There are other swimming programs in the area that help provide those essential skills, including SwimWest’s special needs program, which offers specialized swimming lessons for those with physical challenges, hearing or visual impairments, Down syndrome or autism.

Glover believes, though, the area still has plenty of room to grow in giving everyone opportunities to swim.

For the first time this year, the Shelley Glover Foundation is trying to collect data to show exactly how many hours it takes to teach a child how to swim.

The foundation also has plans to partner with the Foundation for Madison Public Schools and Madison School and Community Recreation to look at opportunities for underprivileged children to continue swimming lessons during the winter.

“We keep adding new partners together, and I’m so optimistic about the timing of this partnership,” Glover said. “I think by next year we’re going to start to see some real results.”


The Shelley Glover Foundation (SGF), the Boys and Girls Club of Dane County, Madison Parks and the Irwin A. and Robert D. Goodman Foundation are pleased to announce a new community partnership that will expand swim lesson opportunities to more Madison children. This summer, beginning on June 23, 2014, the organizations will jointly launch a program to provide swim lessons to participants in the Boys and Girls Club of Dane County summer program, approximately 220 children.  The goal of the program is to provide swim lessons that will focus on teaching children how to swim and the lifetime skill of being safe and confident around water. By partnering with the Boys and Girls Club, the Shelley Glover Foundation, Madison Parks and the Goodman Foundation hope to expand access to swim lessons and swim safety for children of diverse racial backgrounds and lower socio-economic status.

The program is funded by the Shelley Glover Foundation and the Goodman Foundation.  The lessons will take place at Madison Parks Goodman Pool, but some will also take place at Madison Parks beach locations to teach participants the different safety issues that come with a public beach setting rather than a pool setting. The Boys and Girls Club will provide transportation to and from lessons as well as staff to assist with the program.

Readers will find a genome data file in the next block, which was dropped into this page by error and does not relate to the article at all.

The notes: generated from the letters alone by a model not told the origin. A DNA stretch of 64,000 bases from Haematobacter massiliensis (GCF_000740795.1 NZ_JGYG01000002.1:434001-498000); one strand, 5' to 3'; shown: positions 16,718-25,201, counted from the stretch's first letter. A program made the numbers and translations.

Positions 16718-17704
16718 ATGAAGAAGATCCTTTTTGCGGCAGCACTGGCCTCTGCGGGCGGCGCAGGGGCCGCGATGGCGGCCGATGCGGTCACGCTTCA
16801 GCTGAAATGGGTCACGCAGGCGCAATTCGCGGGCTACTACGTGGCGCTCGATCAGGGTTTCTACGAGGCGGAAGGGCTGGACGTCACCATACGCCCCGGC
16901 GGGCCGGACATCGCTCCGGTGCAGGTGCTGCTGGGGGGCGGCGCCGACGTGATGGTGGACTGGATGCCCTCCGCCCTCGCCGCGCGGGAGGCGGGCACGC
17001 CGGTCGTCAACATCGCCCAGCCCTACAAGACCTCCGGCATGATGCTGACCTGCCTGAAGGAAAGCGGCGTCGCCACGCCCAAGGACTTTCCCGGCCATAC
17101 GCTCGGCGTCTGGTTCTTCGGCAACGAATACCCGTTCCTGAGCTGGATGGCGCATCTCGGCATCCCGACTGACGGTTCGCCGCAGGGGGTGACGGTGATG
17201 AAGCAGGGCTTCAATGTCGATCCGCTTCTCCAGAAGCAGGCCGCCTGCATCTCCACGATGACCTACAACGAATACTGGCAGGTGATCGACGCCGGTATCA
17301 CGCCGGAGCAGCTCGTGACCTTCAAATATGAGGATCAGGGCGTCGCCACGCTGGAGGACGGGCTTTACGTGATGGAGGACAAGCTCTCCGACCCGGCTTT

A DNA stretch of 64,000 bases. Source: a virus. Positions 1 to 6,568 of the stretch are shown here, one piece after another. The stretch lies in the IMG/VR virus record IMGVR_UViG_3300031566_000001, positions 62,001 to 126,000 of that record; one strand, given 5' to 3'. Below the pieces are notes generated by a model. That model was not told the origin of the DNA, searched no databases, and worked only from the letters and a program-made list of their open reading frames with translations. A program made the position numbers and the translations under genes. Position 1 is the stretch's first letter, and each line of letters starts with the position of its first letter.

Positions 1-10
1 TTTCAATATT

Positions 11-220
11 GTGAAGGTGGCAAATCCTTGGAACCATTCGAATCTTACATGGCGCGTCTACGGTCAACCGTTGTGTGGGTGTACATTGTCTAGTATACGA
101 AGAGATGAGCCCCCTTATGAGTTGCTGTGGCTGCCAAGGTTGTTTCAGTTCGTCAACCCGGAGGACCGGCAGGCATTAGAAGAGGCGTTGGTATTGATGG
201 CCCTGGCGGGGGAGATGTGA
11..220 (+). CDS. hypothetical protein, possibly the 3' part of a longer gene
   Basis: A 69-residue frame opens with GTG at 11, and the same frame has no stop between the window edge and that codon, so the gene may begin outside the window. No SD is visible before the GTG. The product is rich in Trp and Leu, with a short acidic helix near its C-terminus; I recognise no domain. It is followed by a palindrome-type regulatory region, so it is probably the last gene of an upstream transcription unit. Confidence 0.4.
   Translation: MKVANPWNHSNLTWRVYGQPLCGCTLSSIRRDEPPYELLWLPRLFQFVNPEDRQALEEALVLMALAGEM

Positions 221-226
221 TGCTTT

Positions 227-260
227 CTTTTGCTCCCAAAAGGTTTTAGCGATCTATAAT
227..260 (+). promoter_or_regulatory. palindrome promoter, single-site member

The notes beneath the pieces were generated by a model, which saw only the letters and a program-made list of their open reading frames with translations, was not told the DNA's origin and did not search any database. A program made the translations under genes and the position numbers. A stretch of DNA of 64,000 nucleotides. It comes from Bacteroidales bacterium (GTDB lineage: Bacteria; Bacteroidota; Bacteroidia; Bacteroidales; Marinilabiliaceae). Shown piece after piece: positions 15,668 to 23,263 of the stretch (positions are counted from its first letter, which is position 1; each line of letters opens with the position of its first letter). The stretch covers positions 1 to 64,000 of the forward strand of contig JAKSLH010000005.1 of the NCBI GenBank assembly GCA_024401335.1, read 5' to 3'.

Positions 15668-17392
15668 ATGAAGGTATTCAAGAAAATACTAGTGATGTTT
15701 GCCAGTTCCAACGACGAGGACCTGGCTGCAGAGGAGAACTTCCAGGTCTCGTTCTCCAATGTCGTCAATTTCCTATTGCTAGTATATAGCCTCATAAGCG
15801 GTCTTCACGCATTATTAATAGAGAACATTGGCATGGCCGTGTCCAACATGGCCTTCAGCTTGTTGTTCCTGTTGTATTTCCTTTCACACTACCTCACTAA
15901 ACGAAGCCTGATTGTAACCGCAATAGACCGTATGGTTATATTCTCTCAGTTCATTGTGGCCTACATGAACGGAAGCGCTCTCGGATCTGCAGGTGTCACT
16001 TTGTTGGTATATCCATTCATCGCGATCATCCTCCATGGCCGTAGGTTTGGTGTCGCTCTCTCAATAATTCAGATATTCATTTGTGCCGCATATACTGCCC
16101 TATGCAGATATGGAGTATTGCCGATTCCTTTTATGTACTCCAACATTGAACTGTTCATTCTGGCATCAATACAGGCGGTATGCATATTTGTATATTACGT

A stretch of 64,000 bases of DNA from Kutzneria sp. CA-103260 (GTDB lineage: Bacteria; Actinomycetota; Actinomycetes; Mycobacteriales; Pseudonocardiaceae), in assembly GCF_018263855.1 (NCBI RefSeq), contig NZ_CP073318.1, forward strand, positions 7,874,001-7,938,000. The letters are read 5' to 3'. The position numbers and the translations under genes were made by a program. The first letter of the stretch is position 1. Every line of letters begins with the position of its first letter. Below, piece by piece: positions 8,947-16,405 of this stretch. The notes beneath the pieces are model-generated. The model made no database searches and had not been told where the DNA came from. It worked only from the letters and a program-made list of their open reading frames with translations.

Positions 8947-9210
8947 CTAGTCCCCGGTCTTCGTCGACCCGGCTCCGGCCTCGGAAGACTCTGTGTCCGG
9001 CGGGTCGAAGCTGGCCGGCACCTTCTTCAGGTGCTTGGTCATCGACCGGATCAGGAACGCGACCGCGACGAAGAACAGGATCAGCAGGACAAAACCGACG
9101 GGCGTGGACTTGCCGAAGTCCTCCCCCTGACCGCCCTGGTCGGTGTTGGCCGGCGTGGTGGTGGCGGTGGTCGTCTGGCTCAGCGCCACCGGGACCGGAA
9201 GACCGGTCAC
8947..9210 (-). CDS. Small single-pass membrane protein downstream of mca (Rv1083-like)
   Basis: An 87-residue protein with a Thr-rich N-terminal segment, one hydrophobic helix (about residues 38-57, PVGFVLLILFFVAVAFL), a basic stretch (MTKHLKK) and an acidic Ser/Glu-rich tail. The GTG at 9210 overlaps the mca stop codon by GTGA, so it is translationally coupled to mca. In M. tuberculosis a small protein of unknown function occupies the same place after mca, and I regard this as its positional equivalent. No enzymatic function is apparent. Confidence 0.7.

The four community partners are excited to begin the program. Carmella Glover, SGF president says, “We are thrilled to launch this community partnership to help expand swim lessons to more children in the community. The Boys and Girls Club is able to remove the barrier of transportation that is prevalent in many lower socio-economic populations and will help us get more kids to lessons and ultimately increase water safety, swimming skills and confidence in more children in our community.”  Adds E.G. Schramka of the Goodman Foundation, “The Goodman Foundation is proud to be a part of this pilot program which will provide an opportunity for children to increase their physical activity while becoming  safer in and around the water.”

Michael Johnson, CEO Boys & Girls Club of Dane County agrees, stating, “We are excited to partner with SGF, The Goodman Foundation and Madison Parks to give our youth the opportunity to learn how to swim. It is through partnerships like this one that helps ensure our kids are receiving the skills they need to become successful.”

Eric Knepp, Assistant Parks Superintendent says, “Madison Parks is fortunate to have such great partnerships to help us teach our community’s youth how to swim. Despite the fact that Goodman Pool is located conveniently in the city, we realize not everyone has easy access to transportation. We are thankful to our community partners for working to eliminate this barrier.”

The program will consist of 16 lessons provided by the Madison Parks staff using the American Red CrossLearn to Swim program.  Through the partnership, the Parks Department will also work directly with the BGC to ensure that participants receive swim suits and goggles.

This year marks the tenth anniversary of the Shelley Glover Foundation.  The organization continues to honor Shelley’s dream that more kids know the joy and health benefits of participating in sports, specifically Shelley’s three favorites, swimming, skiing and soccer. This partnership allows her legacy to live on by removing barriers and building relationships that allow more children in need the opportunity to learn to swim.